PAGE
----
Artificial intelligence and bioinformatics open up new possibilities for systems analysis of molecular events in human diseases. Text-mining is a field in artificial intelligence that aims to extract information from collections of text documents based on machine learning and natural language processing techniques. Text-mining is considered a useful tool for integrative biomedical research involving genes, proteins and phenotypes [21]. In this study we applied ANDSystem (ICG SB RAS, Novosibirsk, Russia), a bioinformatics tool that builds molecular (gene) networks by text-mining of PubMed/Medline indexed publications [22,23,24], for reconstruction and analysis of gene networks of hypoglycemia and diabetes-related conditions for which hypoglycemia may be a risk factor.
The main goal of the ANDSystem is to allow the generation of new hypotheses related to understanding of the molecular mechanisms of complex biological processes by reconstruction and analysis of associative molecular (gene) networks where biological objects are presented as nodes, and interactions between them are presented as edges. For that purpose, a high-throughput technology of automatic knowledge extraction from texts of scientific publications is utilized. For the first step, the text-mining approach performs automated recognition of the names of biological entities in texts. For the second step, it reveals interactions between biological objects using more than 3000 specific semantic templates. The information extracted by the text-mining is stored in the huge ANDCell knowledge base which is updated annually. Information from the ANDCell knowledge base could be queried by users through the ANDVisio client module. The ANDVisio supports network visualization and analysis. For example, ANDVisio functions allow to calculate the connectivity and the centrality coefficients of nodes [22,23,24]. Previously, the ANDSystem was applied successfully to analyze the molecular basis of a number of human diseases and comorbidity [25,26,27,28].
One of the well-established ways to find relations between gene sets obtained in the research and the studied conditions (biological processes, diseases, phenotypes, etc.) is the gene set enrichment analysis. As a result of applying this method, it is possible to identify sets of genes for which the frequency of occurrence in the analyzed set, associated with the target condition, is significantly different from the background frequency (for example, the frequency in the entire genome). Such sets of genes are called overrepresented (if the frequency is higher than the background) or underrepresented (if the frequency is below the background). The hypergeometric distribution is commonly used as a statistical model to assess the significance of enrichment. The examples of web tools that perform the gene set enrichment analysis are DAVID [29] and TopAnat function of Bgee [30]. DAVID is aimed to perform comprehensive functional annotation for revealing the biological meaning of a large list of tested genes. It is in particular able to identify enriched Gene Ontology terms [29]. Bgee is a database containing information on gene expression patterns in different tissues and cells. Its TopAnat function allows to find enrichment of anatomical terms related to genes by expression patterns [30]. The gene set enrichment analysis was performed in this work to reveal interconnections between studied genes and hypoglycemia, vascular disease and cognitive dysfunction in diabetes.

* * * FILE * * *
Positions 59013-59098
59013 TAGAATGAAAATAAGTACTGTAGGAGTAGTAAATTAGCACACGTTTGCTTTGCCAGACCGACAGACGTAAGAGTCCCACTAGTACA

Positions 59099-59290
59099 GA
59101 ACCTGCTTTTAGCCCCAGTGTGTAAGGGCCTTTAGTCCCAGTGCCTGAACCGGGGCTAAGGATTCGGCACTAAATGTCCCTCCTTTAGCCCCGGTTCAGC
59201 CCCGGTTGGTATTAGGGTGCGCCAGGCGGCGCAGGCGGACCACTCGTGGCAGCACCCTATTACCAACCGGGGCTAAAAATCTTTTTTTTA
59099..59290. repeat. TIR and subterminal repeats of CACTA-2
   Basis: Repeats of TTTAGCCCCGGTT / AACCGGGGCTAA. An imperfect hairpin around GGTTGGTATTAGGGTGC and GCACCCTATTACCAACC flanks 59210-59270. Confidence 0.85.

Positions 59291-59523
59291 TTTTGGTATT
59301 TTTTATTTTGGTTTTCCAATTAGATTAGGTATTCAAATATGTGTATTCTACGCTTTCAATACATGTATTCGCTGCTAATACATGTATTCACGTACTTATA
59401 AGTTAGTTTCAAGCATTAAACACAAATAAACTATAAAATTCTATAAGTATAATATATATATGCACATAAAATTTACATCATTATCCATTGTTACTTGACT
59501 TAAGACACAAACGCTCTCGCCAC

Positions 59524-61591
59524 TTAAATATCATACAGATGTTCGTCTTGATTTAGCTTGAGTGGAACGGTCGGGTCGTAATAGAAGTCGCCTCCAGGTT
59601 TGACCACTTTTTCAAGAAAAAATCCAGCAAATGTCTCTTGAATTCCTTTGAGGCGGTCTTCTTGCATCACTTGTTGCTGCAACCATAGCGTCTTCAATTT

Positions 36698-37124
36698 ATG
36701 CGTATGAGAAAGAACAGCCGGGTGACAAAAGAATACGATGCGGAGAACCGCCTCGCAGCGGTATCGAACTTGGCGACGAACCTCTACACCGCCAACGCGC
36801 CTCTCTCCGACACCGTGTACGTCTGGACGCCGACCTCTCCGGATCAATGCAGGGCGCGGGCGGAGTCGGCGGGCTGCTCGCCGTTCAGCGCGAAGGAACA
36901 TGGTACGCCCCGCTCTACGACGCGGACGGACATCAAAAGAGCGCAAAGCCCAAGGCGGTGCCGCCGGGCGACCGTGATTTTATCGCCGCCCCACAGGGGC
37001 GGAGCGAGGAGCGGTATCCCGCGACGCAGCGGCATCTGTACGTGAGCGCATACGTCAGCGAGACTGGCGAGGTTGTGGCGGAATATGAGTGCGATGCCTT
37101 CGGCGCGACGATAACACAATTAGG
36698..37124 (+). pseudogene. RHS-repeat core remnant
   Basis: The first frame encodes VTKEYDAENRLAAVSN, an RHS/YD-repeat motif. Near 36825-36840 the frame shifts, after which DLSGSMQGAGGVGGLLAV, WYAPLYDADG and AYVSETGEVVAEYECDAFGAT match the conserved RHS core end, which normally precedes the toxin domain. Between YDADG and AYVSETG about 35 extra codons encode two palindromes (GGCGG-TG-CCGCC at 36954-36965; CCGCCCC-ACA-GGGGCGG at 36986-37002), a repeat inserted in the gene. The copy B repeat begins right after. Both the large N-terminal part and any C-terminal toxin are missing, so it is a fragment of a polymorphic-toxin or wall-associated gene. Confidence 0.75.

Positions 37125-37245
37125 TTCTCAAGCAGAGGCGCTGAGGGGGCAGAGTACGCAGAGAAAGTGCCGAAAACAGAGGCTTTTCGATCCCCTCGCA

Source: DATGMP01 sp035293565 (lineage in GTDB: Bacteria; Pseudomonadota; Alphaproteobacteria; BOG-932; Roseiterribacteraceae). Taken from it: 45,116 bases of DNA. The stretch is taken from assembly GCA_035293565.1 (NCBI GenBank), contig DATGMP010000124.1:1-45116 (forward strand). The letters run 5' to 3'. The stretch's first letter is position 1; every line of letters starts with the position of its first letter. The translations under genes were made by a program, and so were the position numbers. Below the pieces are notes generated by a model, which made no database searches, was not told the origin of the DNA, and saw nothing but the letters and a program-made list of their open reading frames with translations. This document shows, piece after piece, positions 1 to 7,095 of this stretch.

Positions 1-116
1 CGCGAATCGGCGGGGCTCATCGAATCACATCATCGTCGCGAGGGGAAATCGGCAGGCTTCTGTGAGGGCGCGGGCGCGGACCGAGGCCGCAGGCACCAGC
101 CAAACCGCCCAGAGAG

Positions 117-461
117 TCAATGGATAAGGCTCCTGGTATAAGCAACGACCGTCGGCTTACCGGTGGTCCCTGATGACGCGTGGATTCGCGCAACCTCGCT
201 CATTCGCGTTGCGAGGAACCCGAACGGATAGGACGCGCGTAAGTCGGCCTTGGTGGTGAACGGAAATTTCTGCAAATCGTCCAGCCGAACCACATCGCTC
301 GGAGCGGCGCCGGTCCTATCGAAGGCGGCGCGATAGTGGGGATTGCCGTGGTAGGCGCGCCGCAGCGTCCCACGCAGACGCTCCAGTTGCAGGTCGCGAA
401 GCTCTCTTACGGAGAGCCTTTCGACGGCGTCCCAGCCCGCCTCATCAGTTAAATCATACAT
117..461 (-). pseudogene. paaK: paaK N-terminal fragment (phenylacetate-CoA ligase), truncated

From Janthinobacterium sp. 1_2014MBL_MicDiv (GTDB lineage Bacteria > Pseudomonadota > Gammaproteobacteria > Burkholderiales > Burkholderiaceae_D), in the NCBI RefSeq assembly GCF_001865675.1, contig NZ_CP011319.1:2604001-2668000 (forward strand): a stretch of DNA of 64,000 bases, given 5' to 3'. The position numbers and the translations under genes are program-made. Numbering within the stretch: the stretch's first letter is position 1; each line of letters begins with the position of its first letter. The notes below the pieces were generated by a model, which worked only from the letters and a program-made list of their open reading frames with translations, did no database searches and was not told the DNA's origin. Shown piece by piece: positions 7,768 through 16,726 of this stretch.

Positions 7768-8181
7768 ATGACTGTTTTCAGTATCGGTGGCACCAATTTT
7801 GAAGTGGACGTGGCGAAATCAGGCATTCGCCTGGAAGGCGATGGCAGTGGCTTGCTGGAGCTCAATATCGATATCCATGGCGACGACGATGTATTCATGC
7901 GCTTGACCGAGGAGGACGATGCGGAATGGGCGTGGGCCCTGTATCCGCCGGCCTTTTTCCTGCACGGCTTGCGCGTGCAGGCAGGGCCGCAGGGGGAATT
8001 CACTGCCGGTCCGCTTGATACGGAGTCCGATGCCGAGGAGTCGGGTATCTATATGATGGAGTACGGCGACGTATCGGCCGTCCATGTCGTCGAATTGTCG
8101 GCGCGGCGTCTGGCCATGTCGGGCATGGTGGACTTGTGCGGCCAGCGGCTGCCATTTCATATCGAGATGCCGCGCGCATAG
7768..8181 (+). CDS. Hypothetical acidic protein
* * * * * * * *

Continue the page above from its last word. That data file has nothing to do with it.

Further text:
Despite the obvious clinical importance of the issue, a gene network of hypoglycemia has not yet been analyzed. The comparative analysis of a network of hypoglycemia and diabetes-related diseases has not been performed also. Therefore, in this study, we reconstructed and matched the gene networks of hypoglycemia, cardiovascular disease, microvascular diabetes complications, cognitive dysfunction and AD with the use of ANDSystem to identify the principal molecules and processes that can mediate the effects of hypoglycemia on the target organs in diabetes.

2. Results and Discussion

2.1. Gene Network of Hypoglycemia

In our previous work [28], we have reconstructed a gene network associated with hypoglycemia in individuals with diabetes. This network included 128 genes/proteins and 2467 interactions. As the ANDSystem (ICG SB RAS, Novosibirsk, Russia) [22,23,24] was updated in 2021, the gene network related to hypoglycemia (Figure 1) has been expanded to include 141 genes/proteins and 5525 interactions (Table S1).
The network of hypoglycemia consisted of molecules with different structures and functions. It included insulin and other hormones, cytokines and growth factors, enzymes, transporters, transcription factors, neuropeptides, structural and binding proteins, and microRNAs (Table 1).